By Megha S Anthony

Digitalisation is fast impacting all areas of our daily lives, and also marks the dawn of a new era for light. Following rapid development over the last few years, one can safely say that lighting industry has now arrived in the digital world. LED technology is now not only highly energy efficient but it can also deliver excellent quality light and is controllable. Digital light today enables us to adjust the lighting in a space to meet a wide range of different needs – achieving intelligent solutions, based on the expertise in the market, and in close collaboration with lighting designers and electrical engineers, facility managers and end users. Intelligent lighting solutions will in future play a key role in the “Internet of Things”, offering unexpected advantages and enhancing the quality of life.

This was addressed at the roundtable discussion that was held recently in collaboration with FM today Magazine and Smart Stores Expo. The event saw experts from the lighting, FM, and retail industry come together to discuss, ‘How will the lighting industry make a difference in the digital world?’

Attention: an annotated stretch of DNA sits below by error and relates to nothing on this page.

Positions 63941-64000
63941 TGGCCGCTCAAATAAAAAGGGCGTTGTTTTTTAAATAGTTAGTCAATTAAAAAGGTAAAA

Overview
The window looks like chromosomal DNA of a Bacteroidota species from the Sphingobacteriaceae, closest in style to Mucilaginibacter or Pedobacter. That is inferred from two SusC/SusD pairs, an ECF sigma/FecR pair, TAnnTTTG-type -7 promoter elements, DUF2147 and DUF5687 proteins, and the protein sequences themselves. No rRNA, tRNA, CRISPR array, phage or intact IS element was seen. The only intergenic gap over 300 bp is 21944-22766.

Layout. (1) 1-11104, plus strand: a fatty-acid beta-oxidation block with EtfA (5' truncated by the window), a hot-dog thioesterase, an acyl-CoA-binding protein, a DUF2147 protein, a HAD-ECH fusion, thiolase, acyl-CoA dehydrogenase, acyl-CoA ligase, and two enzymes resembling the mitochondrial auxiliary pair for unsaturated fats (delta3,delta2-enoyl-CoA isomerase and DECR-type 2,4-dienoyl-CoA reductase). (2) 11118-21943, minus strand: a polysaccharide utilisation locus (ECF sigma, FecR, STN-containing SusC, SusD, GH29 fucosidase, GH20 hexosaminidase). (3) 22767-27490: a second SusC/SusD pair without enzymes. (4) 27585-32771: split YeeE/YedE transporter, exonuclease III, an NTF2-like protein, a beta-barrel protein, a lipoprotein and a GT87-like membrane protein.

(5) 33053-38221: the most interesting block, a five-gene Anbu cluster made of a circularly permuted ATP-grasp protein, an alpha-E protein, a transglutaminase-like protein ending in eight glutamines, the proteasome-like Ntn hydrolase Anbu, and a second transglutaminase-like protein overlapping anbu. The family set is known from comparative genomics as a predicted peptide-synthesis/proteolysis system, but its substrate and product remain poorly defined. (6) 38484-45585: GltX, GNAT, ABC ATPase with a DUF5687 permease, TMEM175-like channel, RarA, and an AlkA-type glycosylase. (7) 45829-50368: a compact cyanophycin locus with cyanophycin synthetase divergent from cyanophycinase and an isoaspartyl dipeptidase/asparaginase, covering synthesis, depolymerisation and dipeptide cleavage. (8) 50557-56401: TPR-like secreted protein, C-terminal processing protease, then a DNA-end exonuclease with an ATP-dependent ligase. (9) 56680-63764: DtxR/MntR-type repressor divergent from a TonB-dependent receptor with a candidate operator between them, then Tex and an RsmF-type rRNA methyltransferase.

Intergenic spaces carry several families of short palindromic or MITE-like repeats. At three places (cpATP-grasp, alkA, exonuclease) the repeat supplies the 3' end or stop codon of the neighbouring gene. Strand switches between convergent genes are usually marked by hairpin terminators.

Moderated by Mark Vowles, Director, Nulty Lighting, the discussion also saw other experts like Sergio Padula, Technical Director, iGuzzini; Srinivasa Raghavan, Senior Division Manager, Chalhoub Group; Olav Scholte, Senior Marketing Manager, Philips Lighting; Sheriff Hussein, Construction Management Head, Magrabi Retail; Abdo Baaklini, Marketing Projects Manager, Debbas Electric; Stuart Harrison, Solutions Director, Emrill Integrated Facilities Management; Charles Wright, Sales Manager, Fagerhult and Sanjay Mahapadi, DGM - Properties & Facilities, Landmark Group.


The discussion addressed many key issues, challenges and solutions in the industry including the kind of lighting standards set by the malls. Lighting plays a key role in inviting potential customers into the stores and while there are no set standards followed in the region, most malls set the acceptable lux standards. But few did note that there is no uniform standard among malls. Sanjay Mahapadi, DGM - Properties & Facilities, Landmark Group, pointed out, “When it comes to lighting standards in the region each mall sets their own standards. At Landmark Group we follow the acceptable lux levels set by the market but as a tenant, in other malls, we follow the standards set by them.”